Alleged 'kill team' ringleader wraps up defense
Alleged Army “kill team” ringleader Staff Sgt. Calvin Gibbs could not have murdered an Afghan during a May 2010 patrol because he was talking with a junior soldier that day when shots first rang out, a former private testified Tuesday.
The shooting “happened behind us,” Brandon Rodriguez said in court.
Rodriguez’s testimony was meant to undercut the Army’s allegations that Gibbs orchestrated the killing of the Afghan that day, threw a grenade at the man and later shot him in the head as he lay dying.
The testimony was some of the strongest assistance to Gibbs on the last day of his defense at his Joint Base Lewis-McChord court-martial.
Closing arguments are scheduled to begin today.
Gibbs, 26, faces life in prison if convicted on charges that he murdered three Afghans last year during a deployment with a Lewis-McChord Stryker brigade.
The Army over the past week built an expansive case against him with testimony from soldiers saying he plotted to murder Afghans and showed little regard for civilian lives.
Gibbs’ attorney on Tuesday took aim at the Army’s prime witnesses, drawing on two soldiers who said they overheard admitted “kill team” participants scheme to shift blame for their war crimes on to Gibbs.
Those participants were former Spcs. Jeremy Morlock and Adam Winfield, who have pleaded guilty to killing noncombatants and agreed to testify against Gibbs.
Pfc. Michael Lecroy testified that he shared housing with Morlock on May 11, 2010, while they awaited medical attention at Kandahar Air Field. Lecroy said Morlock unburdened himself about his responsibility for murdering innocent civilians, and told Lecroy he was looking for a way out.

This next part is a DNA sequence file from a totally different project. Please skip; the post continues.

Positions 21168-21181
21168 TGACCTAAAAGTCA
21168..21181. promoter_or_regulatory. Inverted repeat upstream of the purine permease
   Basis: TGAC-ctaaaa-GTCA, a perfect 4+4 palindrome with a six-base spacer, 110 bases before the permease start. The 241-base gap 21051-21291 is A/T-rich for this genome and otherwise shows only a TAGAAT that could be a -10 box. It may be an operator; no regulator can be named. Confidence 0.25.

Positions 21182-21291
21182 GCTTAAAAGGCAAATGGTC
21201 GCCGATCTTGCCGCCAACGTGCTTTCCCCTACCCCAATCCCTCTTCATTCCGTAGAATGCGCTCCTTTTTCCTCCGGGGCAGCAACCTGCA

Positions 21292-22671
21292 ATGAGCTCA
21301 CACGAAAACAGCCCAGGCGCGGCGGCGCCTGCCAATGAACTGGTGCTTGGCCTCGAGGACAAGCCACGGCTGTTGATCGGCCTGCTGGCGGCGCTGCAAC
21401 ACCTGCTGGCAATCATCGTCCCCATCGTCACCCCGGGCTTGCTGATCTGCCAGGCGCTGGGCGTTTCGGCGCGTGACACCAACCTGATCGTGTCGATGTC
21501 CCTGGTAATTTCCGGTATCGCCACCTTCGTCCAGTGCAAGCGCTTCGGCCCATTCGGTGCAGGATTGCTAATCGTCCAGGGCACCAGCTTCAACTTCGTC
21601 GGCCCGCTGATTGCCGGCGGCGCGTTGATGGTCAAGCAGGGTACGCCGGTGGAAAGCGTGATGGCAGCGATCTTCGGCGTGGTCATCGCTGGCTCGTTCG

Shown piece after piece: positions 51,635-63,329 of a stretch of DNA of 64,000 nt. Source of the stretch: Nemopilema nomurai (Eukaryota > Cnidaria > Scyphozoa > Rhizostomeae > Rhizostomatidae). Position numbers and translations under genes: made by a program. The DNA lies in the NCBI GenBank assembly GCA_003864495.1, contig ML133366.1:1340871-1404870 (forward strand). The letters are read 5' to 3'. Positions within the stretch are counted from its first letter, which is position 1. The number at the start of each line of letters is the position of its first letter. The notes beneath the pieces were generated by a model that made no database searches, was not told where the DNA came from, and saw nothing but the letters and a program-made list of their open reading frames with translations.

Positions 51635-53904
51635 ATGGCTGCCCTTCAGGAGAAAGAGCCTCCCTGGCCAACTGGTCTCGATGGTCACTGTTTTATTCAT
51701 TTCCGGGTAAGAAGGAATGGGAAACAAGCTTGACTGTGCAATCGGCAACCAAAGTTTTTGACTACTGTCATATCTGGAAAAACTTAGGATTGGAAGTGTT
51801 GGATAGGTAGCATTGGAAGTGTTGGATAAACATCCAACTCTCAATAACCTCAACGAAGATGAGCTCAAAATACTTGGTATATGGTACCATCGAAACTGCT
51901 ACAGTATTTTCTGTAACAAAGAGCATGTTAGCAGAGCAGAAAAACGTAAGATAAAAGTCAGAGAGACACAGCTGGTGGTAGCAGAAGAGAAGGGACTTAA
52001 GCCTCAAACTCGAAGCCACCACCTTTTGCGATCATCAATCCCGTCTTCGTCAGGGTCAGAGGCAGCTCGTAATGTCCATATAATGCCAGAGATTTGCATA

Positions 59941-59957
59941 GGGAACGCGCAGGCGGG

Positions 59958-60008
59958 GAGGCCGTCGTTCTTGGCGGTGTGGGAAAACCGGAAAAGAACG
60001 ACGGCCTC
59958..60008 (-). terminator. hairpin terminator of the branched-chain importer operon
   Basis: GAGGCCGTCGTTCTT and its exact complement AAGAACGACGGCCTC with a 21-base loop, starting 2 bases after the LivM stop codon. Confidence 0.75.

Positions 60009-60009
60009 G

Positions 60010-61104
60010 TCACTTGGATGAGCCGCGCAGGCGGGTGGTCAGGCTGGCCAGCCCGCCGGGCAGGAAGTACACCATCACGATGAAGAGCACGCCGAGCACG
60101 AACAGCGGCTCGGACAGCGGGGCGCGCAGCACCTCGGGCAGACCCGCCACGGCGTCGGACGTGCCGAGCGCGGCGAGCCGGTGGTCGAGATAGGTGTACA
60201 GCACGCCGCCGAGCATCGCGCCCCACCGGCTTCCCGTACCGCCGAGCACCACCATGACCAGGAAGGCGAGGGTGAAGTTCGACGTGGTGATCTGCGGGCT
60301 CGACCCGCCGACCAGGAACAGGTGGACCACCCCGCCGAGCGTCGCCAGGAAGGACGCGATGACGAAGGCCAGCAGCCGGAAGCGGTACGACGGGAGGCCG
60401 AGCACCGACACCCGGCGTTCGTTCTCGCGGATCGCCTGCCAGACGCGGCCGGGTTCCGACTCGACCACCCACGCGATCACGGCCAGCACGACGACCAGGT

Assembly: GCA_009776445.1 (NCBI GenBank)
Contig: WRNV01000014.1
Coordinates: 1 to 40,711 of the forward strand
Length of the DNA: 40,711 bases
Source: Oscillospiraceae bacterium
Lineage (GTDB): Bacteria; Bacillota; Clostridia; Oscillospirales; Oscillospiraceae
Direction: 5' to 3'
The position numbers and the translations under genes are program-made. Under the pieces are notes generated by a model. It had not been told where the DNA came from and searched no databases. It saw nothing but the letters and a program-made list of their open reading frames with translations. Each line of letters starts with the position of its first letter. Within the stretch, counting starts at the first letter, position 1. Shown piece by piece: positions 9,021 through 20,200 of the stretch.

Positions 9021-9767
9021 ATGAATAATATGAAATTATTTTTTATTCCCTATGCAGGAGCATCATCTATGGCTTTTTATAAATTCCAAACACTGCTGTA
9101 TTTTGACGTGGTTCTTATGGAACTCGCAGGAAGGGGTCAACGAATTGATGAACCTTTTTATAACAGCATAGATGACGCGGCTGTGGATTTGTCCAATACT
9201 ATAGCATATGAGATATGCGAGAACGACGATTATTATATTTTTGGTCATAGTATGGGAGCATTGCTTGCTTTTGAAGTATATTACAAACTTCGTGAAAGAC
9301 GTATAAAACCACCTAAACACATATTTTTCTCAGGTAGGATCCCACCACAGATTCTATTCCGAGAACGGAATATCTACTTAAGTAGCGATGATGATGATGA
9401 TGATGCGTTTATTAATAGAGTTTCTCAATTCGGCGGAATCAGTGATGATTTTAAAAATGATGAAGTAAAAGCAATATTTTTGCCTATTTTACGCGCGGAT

Morlock “was trying to find a way to make (the Army Criminal Investigative Division) believe he wasn’t the No. 1 guy,” Lecroy said.
The next day, Lecroy said, he overheard Morlock and Winfield agree to blame Gibbs and another noncommissioned officer for the crimes to make themselves “look like victims.”
Lecroy later was disciplined for smoking hashish in Afghanistan with Morlock and Winfield.
Prosecutor Capt. Jeremy Scholtes took Lecroy to task for not disclosing the conversation he says he heard between Morlock and Winfield until after Lecroy’s case was resolved. That gap spanned almost 11 months.
Scholtes suggested Lecroy was biased because Morlock and Winfield provided evidence that resulted in Lecroy being punished for drug use during his deployment.
Jurors also heard from Pfc. Ashton Moore, one of seven soldiers from Gibbs’ platoon charged with lesser crimes. Moore said Morlock frantically approached his platoonmates while they waited to talk with Army investigators at Kandahar Air Field and told them, “CID knows everything. We’re all (expletive), but we’ll all be fine if we blame Gibbs.” Moore also was punished for using hashish in Afghanistan.
Morlock and Winfield last week gave corroborating accounts of the May 2010 shooting that Rodriguez described Tuesday. Morlock and Winfield said they talked with Gibbs about killing the man and carried out the scheme while the rest of their platoon was not looking.
Adam Ashton: 253-597-8646 email@example.com